- After being passed up for consideration as vice-president, Bayh suddenly declared he would not seek re-election. Dan Coats, who served in Bayh’s seat before, won a return engagement to the Senate.
25. Illinois: Barack Obama (D) —> Roland Burris (D) —-> Mark Kirk (R)
- Obama resigned his seat shortly after his election as U.S. president. In a famously corrupt move, Gov. Rod Blagojevich shopped his Senate seat, deciding on former IL attorney general, Roland Burris. In a very close election, Republican Mark Kirk took the seat after the 2010 elections.
26. Wisconsin: Russ Feingold (D) —-> Ron Johnson (R)
- Feingold was the most prominent Democratic incumbent to lose his Senate seat in 2010.
27. Minnesota: Mark Dayton (D) ——> Amy Klobuchar (D)
- Named one of the “five worst senators” by Time magazine, Dayton retired but ran for governor four years later.
28. Minnesota: Norm Coleman (R) ——> Al Franken (D)
- In a very close election, Coleman was defeated by SNL alum Al Franken.
29. Missouri: Jim Talent (R) ——> Claire McCaskill (D)
- After a term that began when he defeated Mel Carnahan’s wife (appointed after Carnahan was killed shortly before election), Talent was himself deposed by McCaskill.
30. Missouri: Kit Bond (R) ——> Roy Blunt (R)
- Bond retired in 2010.
31. North Dakota: Byron Dorgan (D) —–> John Hoeven (R)
- Dorgan retired in 2010, replaced by longtime governor, John Hoeven.
32. Nebraska: Chuck Hagel (R) —–> Mike Johanns (R)
- An opponent of the war in Iraq, Hagel retired in 2008, and was replaced by Nebraska’s governor.
33. Kansas: Sam Brownback (R) —-> Jerry Moran (R)
- In 2010, Brownback retired his seat to run for governor of Kansas. He was replaced by Moran, who had represented Kansas’ sprawling first district.
34. New Mexico: Pete Domenici (R) —-> Tom Udall (D)
- In the Senate since 1972, Domenici finally retired. His seat was won by Tom Udall, the son of former Kennedy Secretary of the Interior, Stuart Udall.
35. Nevada: John Ensign (R) —-> Dean Heller (R)
- After a sex scandal and bribery charges, Ensign resigned in disgrace.
36. Utah: Bob Bennett (R) —-> Mike Lee (R)
- Unbelievably, Bennett, a reliable conservative, was booted out in a quasi-primary by the Tea Party-supported Mike Lee.
37. Wyoming: Craig Thomas (R) —-> John Barasso (R)
- Thomas passed away in 2006. Although Wyoming had a Democratic governor, he was obliged to choose between three candidates set forth by the Wyoming legislature. The guv picked Barasso.
38. Idaho: Larry Craig (R) —–> Jim Risch (R)
- Yet another sex scandal, conservative Larry Craig was found soliciting sex in a men’s bathroom in the Minneapolis airport. He retired in 2008, replaced by yet another governor.
39. Montana: Conrad Burns (R) —-> Jon Tester (D)
- In a close election, Burns was defeated by farmer Tester.
40. Gordon Smith (R) —-> Jeff Merkley (D)
- In 2008, moderate conservative Gordon Smith lost a close election to Jeff Merkley.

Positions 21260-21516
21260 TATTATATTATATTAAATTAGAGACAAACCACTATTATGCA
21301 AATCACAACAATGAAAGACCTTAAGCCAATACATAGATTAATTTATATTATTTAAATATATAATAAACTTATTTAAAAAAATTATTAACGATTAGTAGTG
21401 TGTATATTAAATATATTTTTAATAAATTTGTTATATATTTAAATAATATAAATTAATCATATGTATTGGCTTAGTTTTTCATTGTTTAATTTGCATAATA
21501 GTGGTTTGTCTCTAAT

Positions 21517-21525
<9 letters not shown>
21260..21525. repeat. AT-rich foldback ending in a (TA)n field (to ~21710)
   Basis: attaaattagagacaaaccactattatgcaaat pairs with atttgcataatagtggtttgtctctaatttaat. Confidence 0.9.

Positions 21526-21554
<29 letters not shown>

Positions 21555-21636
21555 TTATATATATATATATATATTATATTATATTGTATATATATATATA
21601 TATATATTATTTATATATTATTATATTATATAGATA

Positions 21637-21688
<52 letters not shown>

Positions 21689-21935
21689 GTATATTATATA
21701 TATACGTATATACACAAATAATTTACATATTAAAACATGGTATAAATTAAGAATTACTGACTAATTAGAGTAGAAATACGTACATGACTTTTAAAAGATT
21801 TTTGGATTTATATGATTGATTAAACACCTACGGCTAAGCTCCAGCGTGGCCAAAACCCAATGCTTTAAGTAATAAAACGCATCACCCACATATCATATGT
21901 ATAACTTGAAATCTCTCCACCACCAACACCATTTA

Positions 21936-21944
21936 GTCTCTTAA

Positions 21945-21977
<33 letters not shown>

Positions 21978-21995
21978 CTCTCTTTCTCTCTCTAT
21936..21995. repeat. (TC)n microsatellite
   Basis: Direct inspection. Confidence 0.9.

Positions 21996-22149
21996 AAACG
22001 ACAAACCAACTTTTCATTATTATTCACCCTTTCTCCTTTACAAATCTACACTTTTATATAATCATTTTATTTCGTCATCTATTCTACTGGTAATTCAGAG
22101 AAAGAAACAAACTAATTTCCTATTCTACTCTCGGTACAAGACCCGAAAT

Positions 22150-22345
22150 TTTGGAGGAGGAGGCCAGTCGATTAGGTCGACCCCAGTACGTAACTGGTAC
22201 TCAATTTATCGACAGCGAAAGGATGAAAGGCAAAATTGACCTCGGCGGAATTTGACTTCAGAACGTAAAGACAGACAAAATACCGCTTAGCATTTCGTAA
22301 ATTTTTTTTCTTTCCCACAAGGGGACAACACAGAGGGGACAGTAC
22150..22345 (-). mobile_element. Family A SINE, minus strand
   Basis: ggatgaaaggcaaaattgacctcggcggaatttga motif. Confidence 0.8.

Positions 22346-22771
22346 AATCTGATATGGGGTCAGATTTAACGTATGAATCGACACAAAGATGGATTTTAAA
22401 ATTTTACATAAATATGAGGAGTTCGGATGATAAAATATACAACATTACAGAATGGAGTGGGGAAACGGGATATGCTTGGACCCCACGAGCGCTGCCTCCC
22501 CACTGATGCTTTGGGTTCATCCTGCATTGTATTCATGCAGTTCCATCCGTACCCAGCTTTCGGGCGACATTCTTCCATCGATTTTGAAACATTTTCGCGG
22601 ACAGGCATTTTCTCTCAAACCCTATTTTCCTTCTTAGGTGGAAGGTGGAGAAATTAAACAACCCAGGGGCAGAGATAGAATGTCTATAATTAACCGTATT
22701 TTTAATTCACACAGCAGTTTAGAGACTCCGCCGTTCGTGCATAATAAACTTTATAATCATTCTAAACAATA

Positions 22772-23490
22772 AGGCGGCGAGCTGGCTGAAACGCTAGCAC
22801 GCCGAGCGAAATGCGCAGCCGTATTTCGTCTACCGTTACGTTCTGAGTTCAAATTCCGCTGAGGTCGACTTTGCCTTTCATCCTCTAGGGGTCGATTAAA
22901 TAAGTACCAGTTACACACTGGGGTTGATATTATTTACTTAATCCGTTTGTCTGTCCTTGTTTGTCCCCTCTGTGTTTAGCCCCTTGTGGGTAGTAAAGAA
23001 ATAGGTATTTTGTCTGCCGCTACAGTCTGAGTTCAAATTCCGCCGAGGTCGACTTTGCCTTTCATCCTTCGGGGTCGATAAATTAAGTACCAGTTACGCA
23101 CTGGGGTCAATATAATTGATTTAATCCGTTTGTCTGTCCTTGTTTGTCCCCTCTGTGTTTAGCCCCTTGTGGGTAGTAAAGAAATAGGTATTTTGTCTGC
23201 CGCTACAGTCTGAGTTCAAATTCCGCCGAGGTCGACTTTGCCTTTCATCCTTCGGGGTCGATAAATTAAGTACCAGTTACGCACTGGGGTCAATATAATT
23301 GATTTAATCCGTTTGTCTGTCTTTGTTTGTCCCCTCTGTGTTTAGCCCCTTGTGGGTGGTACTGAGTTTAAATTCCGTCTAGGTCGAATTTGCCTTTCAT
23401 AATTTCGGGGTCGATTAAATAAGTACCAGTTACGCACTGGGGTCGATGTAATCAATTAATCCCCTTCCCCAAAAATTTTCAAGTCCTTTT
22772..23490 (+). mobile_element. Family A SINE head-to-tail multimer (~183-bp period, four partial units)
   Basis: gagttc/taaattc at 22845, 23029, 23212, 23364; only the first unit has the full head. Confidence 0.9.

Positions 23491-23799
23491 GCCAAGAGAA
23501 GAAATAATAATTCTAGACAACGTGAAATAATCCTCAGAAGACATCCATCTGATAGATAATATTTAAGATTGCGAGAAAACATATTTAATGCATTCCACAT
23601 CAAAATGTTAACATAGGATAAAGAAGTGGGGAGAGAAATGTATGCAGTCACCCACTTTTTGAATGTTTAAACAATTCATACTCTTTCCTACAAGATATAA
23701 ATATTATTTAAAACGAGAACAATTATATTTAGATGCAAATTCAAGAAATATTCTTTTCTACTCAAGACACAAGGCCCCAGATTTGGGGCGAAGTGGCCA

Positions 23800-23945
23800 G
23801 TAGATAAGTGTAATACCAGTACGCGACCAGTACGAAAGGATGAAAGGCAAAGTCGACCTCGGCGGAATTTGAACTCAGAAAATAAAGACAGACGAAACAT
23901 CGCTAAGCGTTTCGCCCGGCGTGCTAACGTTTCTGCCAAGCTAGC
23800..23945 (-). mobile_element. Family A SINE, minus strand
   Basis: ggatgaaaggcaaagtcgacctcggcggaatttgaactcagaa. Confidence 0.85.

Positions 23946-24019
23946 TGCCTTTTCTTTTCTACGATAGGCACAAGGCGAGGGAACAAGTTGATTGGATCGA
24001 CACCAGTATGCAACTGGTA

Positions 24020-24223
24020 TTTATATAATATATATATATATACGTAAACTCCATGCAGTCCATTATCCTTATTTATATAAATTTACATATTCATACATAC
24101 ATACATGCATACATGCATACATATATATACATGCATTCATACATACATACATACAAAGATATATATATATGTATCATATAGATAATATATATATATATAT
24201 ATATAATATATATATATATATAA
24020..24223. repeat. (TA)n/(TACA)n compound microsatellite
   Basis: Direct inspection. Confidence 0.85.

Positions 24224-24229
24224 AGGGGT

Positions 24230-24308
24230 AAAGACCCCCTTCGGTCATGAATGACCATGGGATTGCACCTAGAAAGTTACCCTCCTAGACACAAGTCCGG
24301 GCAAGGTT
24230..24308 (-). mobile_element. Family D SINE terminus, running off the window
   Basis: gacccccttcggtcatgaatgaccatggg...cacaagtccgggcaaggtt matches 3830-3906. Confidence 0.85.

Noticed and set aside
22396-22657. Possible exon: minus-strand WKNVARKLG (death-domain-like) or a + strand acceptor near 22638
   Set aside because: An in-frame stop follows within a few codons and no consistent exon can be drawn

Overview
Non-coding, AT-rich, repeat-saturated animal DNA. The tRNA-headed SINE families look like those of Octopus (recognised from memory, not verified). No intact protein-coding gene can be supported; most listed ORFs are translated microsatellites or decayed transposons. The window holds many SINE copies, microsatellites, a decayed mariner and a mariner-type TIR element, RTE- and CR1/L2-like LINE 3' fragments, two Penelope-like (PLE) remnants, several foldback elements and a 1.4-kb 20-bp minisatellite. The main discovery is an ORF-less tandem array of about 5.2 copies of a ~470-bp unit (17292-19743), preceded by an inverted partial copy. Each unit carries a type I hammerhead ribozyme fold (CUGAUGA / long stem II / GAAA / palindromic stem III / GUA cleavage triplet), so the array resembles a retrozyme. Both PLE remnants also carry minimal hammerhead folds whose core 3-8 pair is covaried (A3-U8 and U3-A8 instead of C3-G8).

41. Ted Stevens (R) —> Mark Begich (D)
- Under federal investigation, Stevens was supposed to lose big time in 2008 when up for re-election. Instead, Palin-charged voters made this a very close race, but one ultimately won by Anchorage mayor Mark Begich.
So, holy crap– more than 2/5 of the Senate gone within one 6-year cycle. The absences will only get more pronounced in the 2012 cycle, when long-timers Kent Conrad, Joe Lieberman, Jeff Bingaman, Daniel Akaka, Kay Bailey Hutchison, Jon Kyl, and possibly other long-termers will retire, to say nothing of incumbents who might be ousted. The Senate was designed to be a place where seniority may accrue, where friendships may be formed, and wisdom and experience might temper the fleeting passions of the House of Representatives, each member of which comes from a smaller, more factious population. This is one reason that I think term limits on congressmen are a astoundingly stupid idea. We need experience to run its course and provide insight; the Senate’s constitutional obligation to provide advice to the president does not mean much if it comes from naifs and novices. New blood doesn’t necessary make the body more accountable or more authentic.
This is a special problem when we explore the decline of bipartisanship, senatorial courtesy, and even across-the-aisle friendship. Now, I don’t believe in bipartisanship for its own sake; there are reasons I affiliate with the Democrats and I stand by those reasons. Yet, in a system rife with possible obstruction, filibusters, holds, stalls, line-items, vetos, and so on, bipartisanship is necessary. This process relies on the Senators trusting one another’s good will, of putting ideological argument aside when necessary to get the job done. One book on Paul Sarbanes (D-MD) and Richard Lugar (R-IN) emphasizes this beautifully. Another, soon to be published, argues that the last competent Senate took place in the late 1970s, where even under ideological pressures from the McGovernite Left and the New Right, it still functioned admirably during a tense period of time– because enough long-tenured members had served, and could trust on these sensible working relations to carry the day. I do wonder if we are past this manner of textbook-cooperation, where the Senate operates under the ideal circumstances of a government civics class “mock congress”. Perhaps my cynicism is unwarranted, but the recent events of the FAA holdup, the debt crisis stick-up, and possibly other unforeseen embarrassments, suggest that it is not. At least part of this may be due to the Senate’s unusually high turnover rate.